A model of the poet as social activist, Muriel Rukeyser was born into an affluent Jewish family in New York City. While her earlier work shows the influence of W.H. Auden in its intricate rhyming and regular meter, she later wrote more freely, famously declaring in a 1968 poetic manifesto “No more masks! No more mythologies!” Apart from her advocacy for the disadvantaged, she reflected a great range of interests, including science, in her writing, and in the 1960s and 70s became a favorite of the anti-war movement and of feminists.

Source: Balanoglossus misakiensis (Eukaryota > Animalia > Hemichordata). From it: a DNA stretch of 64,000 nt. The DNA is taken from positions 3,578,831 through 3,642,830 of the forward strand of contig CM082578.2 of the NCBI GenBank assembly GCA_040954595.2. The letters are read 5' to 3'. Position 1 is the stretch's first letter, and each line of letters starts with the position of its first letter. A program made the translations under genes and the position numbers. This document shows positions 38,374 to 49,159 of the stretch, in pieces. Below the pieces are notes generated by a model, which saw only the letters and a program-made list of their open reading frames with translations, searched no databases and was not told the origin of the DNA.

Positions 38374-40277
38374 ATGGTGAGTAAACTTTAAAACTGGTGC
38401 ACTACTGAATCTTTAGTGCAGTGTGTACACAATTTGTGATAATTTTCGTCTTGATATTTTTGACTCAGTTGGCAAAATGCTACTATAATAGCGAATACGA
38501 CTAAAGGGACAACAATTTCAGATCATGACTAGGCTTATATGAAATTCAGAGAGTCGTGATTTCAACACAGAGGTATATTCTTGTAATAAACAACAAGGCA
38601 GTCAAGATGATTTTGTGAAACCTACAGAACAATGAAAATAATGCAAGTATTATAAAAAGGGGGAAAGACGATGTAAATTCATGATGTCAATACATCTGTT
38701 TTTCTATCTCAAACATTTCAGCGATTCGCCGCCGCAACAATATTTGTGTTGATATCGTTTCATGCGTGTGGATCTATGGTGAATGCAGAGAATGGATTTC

More By This Poet
Poem (I lived in the first century of world wars)
I lived in the first century of world wars.
Most mornings I would be more or less insane,
The newspapers would arrive with their careless stories,
The news would pour out of various devices
Interrupted by attempts to sell products to the unseen.